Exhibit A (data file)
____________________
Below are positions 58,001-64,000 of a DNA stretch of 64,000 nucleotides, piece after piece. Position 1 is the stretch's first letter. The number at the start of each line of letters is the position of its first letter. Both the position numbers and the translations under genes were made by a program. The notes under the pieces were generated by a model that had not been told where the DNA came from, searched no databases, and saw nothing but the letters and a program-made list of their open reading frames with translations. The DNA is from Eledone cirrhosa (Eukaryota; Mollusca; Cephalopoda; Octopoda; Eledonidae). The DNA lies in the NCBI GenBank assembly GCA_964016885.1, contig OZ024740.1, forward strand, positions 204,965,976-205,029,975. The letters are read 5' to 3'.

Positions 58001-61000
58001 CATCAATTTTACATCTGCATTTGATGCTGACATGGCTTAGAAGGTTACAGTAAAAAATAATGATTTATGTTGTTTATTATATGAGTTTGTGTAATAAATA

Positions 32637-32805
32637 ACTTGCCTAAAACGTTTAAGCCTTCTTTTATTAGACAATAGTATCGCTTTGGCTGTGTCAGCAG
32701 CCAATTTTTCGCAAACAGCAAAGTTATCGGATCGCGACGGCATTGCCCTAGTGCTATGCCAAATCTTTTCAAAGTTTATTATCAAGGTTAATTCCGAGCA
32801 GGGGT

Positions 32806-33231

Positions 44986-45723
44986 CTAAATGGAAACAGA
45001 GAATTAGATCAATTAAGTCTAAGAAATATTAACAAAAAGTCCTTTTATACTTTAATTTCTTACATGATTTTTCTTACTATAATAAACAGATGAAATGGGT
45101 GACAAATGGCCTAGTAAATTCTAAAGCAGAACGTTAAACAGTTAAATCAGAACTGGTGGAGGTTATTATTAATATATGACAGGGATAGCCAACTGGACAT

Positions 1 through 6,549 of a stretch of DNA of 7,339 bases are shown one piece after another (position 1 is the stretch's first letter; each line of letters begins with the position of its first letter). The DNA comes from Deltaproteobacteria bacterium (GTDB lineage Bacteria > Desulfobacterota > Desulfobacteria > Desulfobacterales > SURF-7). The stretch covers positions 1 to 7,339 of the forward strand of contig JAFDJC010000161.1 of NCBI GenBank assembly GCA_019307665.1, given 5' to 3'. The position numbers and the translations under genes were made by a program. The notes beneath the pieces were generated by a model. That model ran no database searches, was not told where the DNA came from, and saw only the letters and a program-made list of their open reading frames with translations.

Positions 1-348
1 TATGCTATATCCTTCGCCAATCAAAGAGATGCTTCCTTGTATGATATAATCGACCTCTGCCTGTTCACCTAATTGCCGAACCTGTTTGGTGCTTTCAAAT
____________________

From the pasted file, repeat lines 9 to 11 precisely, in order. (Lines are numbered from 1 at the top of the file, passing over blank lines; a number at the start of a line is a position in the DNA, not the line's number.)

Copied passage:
Positions 44986-45723
44986 CTAAATGGAAACAGA
45001 GAATTAGATCAATTAAGTCTAAGAAATATTAACAAAAAGTCCTTTTATACTTTAATTTCTTACATGATTTTTCTTACTATAATAAACAGATGAAATGGGT